21 November 2016
ByAppeared in BioNews 878
Scientists in the US have used a genome-editing technique to partially restore vision in blind rats.
This is the first time that such techniques have been used to add genetic code to the genomes of adult cells which have stopped dividing. Previously, the CRISPR/Cas9 system could only be effectively used in dividing cells, such as stem cells and some adult cells like skin and gut.
'We now have a technology that allows us to modify the DNA of non-dividing cells, to fix broken genes in the brain, heart and liver,' said Professor Juan Carlos Izpisua Belmonte of the Salk Institute, California, and lead author of the study. 'It allows us for the first time to be able to dream of curing diseases that we couldn't before, which is exciting.'
In the study, published in Nature, the researchers used a modified version of the CRISPR/Cas9 system of genome editing. After cutting the DNA in a cell and inserting replacement DNA, the genome-editing process normally relies on a DNA-repair mechanism present in all dividing cells to re-join the DNA strand ends. However, some adult cells such as those of the eye, brain, or heart do not divide so cannot use this mechanism.
The team used a different DNA-repair cellular pathway, 'non-homologous end-joining' (NHEJ) found in adult cells, and paired it with an updated way of inserting replacement DNA, called homology-independent targeted integration (HITI) – delivering this package of molecular tools to the target cells using a modified virus. The result demonstrated that new genes could be inserted into adult nerve cells in the lab, and also into the brain cells of living adult mice.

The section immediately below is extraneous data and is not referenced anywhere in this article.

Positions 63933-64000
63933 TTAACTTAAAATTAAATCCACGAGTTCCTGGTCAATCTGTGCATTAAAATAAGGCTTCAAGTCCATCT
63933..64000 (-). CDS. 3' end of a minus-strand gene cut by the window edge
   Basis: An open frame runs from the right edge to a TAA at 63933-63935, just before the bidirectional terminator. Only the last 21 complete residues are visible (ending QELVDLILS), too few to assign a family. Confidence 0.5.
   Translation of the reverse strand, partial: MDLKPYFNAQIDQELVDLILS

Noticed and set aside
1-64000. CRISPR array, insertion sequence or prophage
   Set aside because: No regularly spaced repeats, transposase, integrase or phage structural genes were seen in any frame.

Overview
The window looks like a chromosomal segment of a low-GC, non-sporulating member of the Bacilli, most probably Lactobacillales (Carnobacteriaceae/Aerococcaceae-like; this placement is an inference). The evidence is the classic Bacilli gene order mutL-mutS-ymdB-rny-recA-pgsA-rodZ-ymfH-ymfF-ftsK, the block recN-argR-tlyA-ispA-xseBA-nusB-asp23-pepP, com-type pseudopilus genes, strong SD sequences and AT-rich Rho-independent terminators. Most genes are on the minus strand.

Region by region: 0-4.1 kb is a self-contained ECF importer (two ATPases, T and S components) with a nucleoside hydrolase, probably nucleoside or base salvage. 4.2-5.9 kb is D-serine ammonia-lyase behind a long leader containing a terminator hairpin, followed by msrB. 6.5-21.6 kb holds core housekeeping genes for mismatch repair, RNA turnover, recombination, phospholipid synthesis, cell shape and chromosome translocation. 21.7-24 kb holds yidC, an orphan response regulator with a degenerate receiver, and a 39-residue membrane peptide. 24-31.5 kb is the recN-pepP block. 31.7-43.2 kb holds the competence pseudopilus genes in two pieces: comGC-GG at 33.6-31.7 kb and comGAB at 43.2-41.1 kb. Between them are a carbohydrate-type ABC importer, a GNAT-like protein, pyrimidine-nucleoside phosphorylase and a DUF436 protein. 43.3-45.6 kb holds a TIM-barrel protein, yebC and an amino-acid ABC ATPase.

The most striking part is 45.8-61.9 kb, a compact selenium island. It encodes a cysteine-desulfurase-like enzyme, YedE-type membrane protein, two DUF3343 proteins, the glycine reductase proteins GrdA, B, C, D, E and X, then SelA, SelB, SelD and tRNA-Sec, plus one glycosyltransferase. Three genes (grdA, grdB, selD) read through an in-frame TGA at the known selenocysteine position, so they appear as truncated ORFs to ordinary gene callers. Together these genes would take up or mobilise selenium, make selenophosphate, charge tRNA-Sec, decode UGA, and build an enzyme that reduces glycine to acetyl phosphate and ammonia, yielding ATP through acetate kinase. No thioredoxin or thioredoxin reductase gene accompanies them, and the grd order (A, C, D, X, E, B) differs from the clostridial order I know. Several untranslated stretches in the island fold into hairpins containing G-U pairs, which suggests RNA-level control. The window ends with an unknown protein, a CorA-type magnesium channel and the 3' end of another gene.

'Using this NHEJ pathway to insert entirely new DNA is revolutionary for editing the genome in live adult organisms,' said Dr Keiichiro Suzuki of the Salk Institute and one of the paper's lead authors. 'No one has done this before.'
Finally, the researchers used this technique on rats which had a genetic mutation in the Mertk gene, expressed in the eye. In these rats, cells in the light-sensitive retina at the back of the eye die and vision is lost. This is similar to the inherited human disease retinitis pigmentosa.
Rats which were treated with the HITI system to introduce the correct Mertk gene showed increased production of the healthy form of Mertk protein in some cells, and an increase in their visual function. The researchers wrote however that 'the rescue was only partial and not enough to completely restore vision'.
Dr Andrew Wood of the University of Edinburgh, who was not involved in the work, said: 'This study is a really exciting development for therapeutic applications of genome editing. Before it can be applied to humans, it is now important to improve the efficiency with which the genome-editing molecules can be delivered to the relevant cells.'
On Wednesday 7 December 2017, genome editing and embryo research will be debated at the Progress Educational Trust's public conference 'Rethinking the Ethics of Embryo Research: Genome Editing, 14 Days and Beyond'.
Click here for full for full details, including the conference agenda and how to book your tickets, and email with any queries.